Mandatory isolation periods for COVID-19 have been scrapped, following a decision by National Cabinet.
The rules forcing people to isolate themselves for five days (previously seven) if they test positive for COVID-19 will end from October 14, as per a decision made by the National Cabinet on Friday.
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Prime Minister Anthony Albanese and state and territory leaders agreed people with COVID will no longer be subject to a five-day stay-at-home order, coming into effect from October 14.
The isolation period, however, will still apply to employees in vulnerable settings such as hospital workers and those in aged care, and disability care.
The decision to get rid of the mandatory isolation period will also mean the end of pandemic leave payments for affected workers, with the payments also ending from 14 October. Support will continue for workers in the above sectors.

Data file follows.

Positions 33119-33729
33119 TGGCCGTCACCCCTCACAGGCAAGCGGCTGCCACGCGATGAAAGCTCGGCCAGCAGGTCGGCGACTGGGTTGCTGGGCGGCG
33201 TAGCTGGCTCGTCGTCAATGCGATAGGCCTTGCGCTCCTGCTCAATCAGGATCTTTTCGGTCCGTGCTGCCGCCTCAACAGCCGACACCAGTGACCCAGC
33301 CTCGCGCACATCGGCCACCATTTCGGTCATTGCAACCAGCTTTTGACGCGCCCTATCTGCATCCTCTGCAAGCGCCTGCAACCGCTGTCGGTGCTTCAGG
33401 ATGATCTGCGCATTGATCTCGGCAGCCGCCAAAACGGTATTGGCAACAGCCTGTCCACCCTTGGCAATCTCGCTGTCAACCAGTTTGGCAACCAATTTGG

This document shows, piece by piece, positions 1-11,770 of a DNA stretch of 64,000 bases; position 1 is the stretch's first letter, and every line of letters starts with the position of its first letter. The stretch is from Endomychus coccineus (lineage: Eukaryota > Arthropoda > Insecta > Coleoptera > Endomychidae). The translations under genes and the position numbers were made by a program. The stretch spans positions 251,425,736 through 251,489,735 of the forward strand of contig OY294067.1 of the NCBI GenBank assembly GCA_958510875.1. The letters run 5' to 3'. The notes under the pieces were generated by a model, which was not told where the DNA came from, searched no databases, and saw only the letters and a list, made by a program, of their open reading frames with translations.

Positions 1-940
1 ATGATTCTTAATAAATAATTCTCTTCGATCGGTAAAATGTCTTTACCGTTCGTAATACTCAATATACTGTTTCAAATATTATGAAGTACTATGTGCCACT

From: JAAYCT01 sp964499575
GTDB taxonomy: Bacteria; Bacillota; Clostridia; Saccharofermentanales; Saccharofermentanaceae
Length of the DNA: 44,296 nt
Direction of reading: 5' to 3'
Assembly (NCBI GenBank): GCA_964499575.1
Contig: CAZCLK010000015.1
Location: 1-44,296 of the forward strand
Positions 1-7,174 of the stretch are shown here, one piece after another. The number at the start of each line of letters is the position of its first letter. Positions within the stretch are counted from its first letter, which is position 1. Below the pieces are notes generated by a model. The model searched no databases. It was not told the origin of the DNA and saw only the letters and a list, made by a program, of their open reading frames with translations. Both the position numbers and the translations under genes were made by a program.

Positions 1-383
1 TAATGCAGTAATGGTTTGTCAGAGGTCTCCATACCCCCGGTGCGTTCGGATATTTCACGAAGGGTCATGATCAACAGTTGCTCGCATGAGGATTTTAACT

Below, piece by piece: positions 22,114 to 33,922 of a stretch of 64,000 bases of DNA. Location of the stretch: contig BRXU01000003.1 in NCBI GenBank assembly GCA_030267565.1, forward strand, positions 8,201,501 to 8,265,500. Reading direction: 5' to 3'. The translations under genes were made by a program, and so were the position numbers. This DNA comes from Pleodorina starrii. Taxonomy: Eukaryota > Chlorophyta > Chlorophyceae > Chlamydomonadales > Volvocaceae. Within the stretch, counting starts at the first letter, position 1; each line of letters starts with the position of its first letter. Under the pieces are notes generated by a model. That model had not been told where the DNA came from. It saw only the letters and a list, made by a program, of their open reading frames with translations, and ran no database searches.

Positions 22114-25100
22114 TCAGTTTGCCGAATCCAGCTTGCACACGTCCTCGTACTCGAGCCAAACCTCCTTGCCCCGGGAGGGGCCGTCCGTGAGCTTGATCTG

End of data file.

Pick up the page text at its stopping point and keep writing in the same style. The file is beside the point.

This massive change marks the end of one of the last remaining pandemic restrictions which were enforced more than two years ago.
Some state and territory leaders had urged ahead of national cabinet for an end to mandatory isolation periods.
However, the president of the Australian Medical Association Steve Robson earlier on Friday blasted leaders who had advocated for a scrapping of isolation measures.
“People who are pushing for the isolation periods to be cut are not scientifically literate and are putting the public at risk, and they need to understand that,” he told the ABC.
“We’re seeing a huge upswing in the numbers of COVID cases again. It’s coming into holiday season when people would be travelling around the world.
“It’s a period of significant risk and we’re urging caution because we need to protect the health system.”